Mini stroke symptoms

A Transient Ischemic Attack, TIA, is also known as a mini stroke. It is when the supply of oxygen going to a specific area in the brain is cut off.

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This lack of oxygen lasts for less than 10 minutes and symptoms are but temporary.

The mini stroke symptoms are very similar to a full blown stroke and should be treated just the same. The extent of the condition needs to be determined as soon as possible and so medical attention is needed just as badly. The TIA symptoms depend on the blood system and affected area of the brain however, listed below are the symptoms to watch out for.

Having double vision or any problems with the vision, be it in one or both eyes; weakness, confusion, dizziness, slurring or difficulty speaking, ataxia or inability to walk, loss of consciousness, sudden on-set of amnesia …

These mini stroke symptoms are not permanent and are short lived however, if you experience any of them be sure to get medical attention right away.

Other mini stroke symptom depends on the region of the brain that is affected and although stroke is permanent the symptoms dissipate on its own such as:

Numbness on one side of the body – this could happen suddenly and affects the ability to move. Vision and speech could also be affected as well as confusion, difficulty speaking or forming words, or inability to follow simple commands. The body affected does not have to be the whole body but, more likely, parts are affected as in the arm, leg or part of the face. Difficulty speaking or loss of speech is due to the numbness on the right side of the body because speech is controlled by the left brain.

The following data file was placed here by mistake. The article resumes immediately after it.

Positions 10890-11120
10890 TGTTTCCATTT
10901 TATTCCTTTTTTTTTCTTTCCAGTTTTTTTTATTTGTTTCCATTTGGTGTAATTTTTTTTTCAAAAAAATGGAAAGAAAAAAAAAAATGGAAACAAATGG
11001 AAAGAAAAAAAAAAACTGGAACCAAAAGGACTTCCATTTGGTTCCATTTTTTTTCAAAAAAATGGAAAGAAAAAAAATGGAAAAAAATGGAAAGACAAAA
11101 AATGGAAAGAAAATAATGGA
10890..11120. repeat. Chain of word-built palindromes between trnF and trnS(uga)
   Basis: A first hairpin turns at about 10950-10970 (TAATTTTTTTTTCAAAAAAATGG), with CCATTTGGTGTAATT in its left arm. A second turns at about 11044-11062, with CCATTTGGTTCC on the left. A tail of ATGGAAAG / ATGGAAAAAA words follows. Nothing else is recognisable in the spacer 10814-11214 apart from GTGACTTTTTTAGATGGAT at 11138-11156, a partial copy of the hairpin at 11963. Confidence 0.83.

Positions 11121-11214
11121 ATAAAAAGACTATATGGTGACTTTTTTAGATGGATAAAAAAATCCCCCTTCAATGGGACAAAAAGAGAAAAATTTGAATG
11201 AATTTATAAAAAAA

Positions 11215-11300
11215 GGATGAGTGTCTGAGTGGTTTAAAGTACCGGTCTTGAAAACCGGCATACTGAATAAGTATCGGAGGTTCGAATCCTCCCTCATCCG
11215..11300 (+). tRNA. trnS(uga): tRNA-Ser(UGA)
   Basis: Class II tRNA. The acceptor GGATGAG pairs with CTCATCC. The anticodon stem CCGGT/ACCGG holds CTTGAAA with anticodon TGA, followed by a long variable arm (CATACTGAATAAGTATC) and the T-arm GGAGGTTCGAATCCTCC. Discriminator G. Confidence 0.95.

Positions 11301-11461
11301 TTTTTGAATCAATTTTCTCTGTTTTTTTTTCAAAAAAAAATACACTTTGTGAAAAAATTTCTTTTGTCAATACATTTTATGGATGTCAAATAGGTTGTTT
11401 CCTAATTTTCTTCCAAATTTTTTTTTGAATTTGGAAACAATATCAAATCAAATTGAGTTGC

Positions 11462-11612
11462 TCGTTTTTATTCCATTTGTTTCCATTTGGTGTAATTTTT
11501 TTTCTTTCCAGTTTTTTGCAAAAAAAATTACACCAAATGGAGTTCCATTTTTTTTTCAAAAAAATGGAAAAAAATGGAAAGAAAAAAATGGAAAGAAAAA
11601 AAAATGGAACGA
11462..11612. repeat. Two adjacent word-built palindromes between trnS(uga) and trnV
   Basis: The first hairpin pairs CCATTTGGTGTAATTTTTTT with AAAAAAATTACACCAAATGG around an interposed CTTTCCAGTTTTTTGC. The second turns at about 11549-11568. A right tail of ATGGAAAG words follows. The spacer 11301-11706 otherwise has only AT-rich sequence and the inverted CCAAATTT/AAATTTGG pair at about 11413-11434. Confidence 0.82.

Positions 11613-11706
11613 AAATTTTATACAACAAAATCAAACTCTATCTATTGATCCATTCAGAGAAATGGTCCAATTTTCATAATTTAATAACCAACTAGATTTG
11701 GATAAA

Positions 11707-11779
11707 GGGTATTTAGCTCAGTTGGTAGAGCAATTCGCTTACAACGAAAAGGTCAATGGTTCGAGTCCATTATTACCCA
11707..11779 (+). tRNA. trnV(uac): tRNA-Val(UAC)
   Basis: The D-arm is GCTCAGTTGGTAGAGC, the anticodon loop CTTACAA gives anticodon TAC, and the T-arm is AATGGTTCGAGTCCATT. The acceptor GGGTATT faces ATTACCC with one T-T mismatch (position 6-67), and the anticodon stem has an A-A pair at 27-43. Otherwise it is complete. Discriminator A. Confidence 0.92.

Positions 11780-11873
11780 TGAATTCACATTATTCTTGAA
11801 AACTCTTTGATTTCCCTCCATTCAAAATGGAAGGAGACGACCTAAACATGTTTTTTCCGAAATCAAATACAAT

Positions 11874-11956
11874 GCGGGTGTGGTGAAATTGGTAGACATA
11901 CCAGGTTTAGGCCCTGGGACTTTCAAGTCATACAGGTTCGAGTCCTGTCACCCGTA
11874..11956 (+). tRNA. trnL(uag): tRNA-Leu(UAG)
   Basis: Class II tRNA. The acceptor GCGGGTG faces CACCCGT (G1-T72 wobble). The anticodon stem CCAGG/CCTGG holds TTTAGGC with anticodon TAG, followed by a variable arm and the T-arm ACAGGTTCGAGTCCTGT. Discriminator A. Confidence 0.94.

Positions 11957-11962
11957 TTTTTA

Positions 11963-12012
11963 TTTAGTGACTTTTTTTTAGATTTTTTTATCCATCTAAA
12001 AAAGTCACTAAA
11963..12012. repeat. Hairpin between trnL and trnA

If the cerebellum is affected, the mini stroke symptoms are different because of the issues with vertebral arteries. Mini stroke symptoms of posterior circulation also known as cerebrovascular manifests by: dizziness, coordination problems or balance problems and trouble walking. When a patient suddenly falls or drops, “drop attacks”, without loss of consciousness, the mini stroke affected the base of the brain.

The loss of vision in either eye that is quickly resolved is known as Amaurosis Fugax. This happens when a debris from the carotid artery occludes one of the eye arteries, or ophthalmic arteries, on the same side, and this then stops the supply of blood to the retina. This is another mini stroke symptom and should not be taken for granted.

As mentioned, a stroke, be it mini or full blown, should be treated equally. Go to your nearest ER if a stroke is suspected or call 9-1-1. Even though the symptoms for TIA is short lived and clears on it’s own, there is no way of saying if the mini stroke does or does not develop into a full blown stroke and do it’s better to be cautious than sorry. There is but a short window of time to immediately treat or intervene during the on-set of a stroke and to administer the use of TPA (blood clot buster).

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